Spectrum - Volume 17 Issue 27 April 6, 1995 - James Wightman
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James WightmanBy Matthew Winston
Spectrum Volume 17 Issue 27 - April 6, 1995
He has been named Outstanding Scientist of the Year. He has received NASA's Public Service Award. He has won the Adhesives Age Award. He has received Virginia Tech's Wine Award for outstanding teaching. He has been awarded the coveted Adhesive and Sealant Council Award. He is Jim Wightman, alumni distinguished professor of chemistry.
Wightman will receive the Sporn Award for Teaching Introductory Subjects at Founders Day ceremonies. This is an award of a different nature. The Sporn Award is voted on by the students of Virginia Tech.
Wightman teaches undergraduate and graduate courses in general chemistry, physical chemistry, surface chemistry, and his specialty, adhesion science. And the students from his classes do not hesitate to praise Wightman for his teaching methods.
"He makes chemistry actually exciting and fun to learn," says one student. Another student adds, "Dr. Wightman makes everyday things relate to chemistry. That makes us want to get involved."
Wightman says he came to Virginia Tech in the first place because he wanted to teach as well as do research. His exciting and colorful style provides him the chance to teach surface-chemistry experiments to college students, peer professors, industry groups, alumni, cub scouts, Kiwanis, and grade-school kids.
Many students note the novel methods Wightman uses to teach his classes and to encourage participation. He has put out fires with ear wax and has attached airplane wings to his own car in the name of teaching and research. He has also been known to dress up as Ben Franklin to reenact Franklin's 1760 demonstration of surface chemistry in which he poured oil on an English pond. "I pour vegetable oil in the Duck Pond- -it doesn't hurt the ducks," Wightman says. "We do it on a windy day and it smoothes the water until it produces a perfect reflection."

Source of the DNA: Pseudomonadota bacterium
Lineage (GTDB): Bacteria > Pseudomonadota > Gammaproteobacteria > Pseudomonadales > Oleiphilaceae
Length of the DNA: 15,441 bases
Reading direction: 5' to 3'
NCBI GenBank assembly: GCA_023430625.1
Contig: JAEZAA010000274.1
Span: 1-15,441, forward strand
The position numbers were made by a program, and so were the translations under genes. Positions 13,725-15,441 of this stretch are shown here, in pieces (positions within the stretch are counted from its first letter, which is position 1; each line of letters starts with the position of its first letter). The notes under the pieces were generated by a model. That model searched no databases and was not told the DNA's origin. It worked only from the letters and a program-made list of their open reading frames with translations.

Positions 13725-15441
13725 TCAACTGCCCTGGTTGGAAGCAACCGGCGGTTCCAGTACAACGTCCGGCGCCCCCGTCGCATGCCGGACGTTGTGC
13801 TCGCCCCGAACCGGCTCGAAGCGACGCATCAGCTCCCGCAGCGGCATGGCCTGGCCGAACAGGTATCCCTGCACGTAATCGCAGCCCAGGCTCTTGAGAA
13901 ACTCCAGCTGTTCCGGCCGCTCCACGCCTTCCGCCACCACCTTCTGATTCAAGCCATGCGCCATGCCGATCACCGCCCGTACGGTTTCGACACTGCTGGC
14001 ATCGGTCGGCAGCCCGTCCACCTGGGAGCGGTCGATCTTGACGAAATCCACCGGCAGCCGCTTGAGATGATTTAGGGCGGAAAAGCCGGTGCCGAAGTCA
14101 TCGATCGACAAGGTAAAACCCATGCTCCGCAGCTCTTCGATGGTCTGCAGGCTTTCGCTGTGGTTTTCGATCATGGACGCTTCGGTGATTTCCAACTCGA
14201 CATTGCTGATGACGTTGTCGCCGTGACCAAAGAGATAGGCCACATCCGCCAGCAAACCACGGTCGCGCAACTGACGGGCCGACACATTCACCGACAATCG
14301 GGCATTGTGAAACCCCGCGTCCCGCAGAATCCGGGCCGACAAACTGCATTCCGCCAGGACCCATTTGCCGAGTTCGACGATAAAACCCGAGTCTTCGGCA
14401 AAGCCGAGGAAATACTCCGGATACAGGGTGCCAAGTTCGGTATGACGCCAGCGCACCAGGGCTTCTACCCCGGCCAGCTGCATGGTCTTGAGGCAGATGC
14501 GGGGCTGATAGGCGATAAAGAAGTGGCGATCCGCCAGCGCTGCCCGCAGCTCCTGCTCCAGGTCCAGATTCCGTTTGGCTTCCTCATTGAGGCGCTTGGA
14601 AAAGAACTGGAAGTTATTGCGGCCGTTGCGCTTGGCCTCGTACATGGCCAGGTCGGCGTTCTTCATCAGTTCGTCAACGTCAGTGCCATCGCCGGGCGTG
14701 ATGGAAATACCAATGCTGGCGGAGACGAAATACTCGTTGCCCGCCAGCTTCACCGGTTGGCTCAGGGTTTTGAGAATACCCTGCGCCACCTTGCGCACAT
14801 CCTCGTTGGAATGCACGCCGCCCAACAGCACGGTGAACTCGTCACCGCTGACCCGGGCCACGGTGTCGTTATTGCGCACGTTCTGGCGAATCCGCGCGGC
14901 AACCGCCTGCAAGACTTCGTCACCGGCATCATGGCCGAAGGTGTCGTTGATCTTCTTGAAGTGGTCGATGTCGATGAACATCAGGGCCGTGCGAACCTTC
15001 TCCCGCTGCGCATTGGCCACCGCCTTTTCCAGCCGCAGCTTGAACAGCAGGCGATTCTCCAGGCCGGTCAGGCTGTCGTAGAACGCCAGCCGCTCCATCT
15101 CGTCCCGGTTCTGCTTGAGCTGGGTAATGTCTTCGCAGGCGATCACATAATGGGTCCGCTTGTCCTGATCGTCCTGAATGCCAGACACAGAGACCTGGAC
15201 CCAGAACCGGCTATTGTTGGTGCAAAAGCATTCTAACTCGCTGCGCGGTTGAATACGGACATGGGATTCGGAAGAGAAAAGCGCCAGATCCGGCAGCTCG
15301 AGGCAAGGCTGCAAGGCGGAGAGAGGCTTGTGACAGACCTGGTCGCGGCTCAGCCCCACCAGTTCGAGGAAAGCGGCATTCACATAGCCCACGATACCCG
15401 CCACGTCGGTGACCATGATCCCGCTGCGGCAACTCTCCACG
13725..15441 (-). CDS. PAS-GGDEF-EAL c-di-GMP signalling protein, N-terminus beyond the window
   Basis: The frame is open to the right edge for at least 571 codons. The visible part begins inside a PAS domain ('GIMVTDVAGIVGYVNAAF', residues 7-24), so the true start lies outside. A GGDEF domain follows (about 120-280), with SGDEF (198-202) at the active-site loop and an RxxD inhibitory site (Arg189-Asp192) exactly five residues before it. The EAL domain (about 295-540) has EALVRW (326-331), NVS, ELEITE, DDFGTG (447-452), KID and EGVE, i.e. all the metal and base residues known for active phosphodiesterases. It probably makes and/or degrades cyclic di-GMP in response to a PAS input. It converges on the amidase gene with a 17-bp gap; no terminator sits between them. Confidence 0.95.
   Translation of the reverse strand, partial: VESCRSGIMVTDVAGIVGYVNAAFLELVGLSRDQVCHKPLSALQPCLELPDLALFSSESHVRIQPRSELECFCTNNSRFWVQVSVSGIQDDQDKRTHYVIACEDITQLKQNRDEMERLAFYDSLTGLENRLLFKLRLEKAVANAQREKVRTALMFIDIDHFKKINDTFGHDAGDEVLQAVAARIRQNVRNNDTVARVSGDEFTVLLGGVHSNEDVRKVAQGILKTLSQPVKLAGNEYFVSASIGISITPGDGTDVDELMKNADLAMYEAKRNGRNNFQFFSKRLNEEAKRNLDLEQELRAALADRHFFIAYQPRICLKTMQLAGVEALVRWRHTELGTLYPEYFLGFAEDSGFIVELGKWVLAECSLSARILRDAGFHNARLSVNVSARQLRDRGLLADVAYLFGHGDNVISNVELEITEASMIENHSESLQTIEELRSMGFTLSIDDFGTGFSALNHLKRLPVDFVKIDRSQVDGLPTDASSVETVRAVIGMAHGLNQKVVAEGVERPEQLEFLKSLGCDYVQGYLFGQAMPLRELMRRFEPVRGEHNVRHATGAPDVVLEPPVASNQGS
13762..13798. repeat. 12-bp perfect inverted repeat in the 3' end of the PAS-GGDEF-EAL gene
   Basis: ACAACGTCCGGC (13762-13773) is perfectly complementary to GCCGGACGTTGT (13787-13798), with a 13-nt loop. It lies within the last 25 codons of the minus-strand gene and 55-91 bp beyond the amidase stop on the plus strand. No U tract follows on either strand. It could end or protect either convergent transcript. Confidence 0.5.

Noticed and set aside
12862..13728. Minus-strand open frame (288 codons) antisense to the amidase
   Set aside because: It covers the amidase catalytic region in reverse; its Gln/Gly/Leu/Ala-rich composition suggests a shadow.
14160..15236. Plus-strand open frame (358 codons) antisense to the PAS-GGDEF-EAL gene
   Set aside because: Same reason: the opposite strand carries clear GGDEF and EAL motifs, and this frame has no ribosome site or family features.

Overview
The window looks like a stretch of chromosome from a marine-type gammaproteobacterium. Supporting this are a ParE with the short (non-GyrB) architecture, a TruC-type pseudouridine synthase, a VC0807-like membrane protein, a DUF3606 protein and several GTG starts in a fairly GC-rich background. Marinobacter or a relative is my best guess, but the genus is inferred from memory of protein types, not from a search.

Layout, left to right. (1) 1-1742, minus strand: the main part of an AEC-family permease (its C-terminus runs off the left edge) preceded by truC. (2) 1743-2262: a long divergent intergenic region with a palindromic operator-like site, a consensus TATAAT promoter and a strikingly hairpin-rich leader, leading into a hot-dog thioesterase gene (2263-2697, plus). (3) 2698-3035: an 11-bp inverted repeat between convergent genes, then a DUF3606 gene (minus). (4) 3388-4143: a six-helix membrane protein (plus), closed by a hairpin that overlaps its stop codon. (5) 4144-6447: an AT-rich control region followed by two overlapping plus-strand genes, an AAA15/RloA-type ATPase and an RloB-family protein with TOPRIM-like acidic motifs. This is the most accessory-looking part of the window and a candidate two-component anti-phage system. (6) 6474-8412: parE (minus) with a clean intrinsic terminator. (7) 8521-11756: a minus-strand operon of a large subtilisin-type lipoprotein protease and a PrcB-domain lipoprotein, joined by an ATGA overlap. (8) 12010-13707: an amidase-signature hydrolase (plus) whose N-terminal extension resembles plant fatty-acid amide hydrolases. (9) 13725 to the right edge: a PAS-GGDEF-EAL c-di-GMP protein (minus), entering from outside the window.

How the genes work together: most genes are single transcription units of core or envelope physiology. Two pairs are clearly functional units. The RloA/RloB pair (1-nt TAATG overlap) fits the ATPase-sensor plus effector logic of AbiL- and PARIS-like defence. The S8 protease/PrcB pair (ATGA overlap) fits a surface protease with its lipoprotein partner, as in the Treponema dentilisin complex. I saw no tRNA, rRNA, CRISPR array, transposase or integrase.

One student said Wightman promises to pay $100 to any student if he makes light of the student's questions in class. "Dr. Wightman really respects the students in the class. He does not want us to not ask questions because we may think they will be dumb questions."
Wightman is currently the associate editor of the Journal of Adhesion and is the past director of the Center for Adhesive and Sealant Science at Virginia Tech. He received a B.S. in chemistry from Randolph- Macon College and a Ph.D. from Lehigh University. He did postdoctoral work at Penn State before coming to Virginia Tech.
Wightman has conducted adhesion science research for NASA's Langley Research Center, where he first began studying the effects of space on materials by placing polymers in vacuum chambers. Later he studied heat shields and surface tension and adhesion as it relates to spacecraft and airplane parts. His research continues today, funded by a variety of industries.
"The students are a large part of my product," Wightman said. "That training is the important part of the research at a university, including undergraduate education."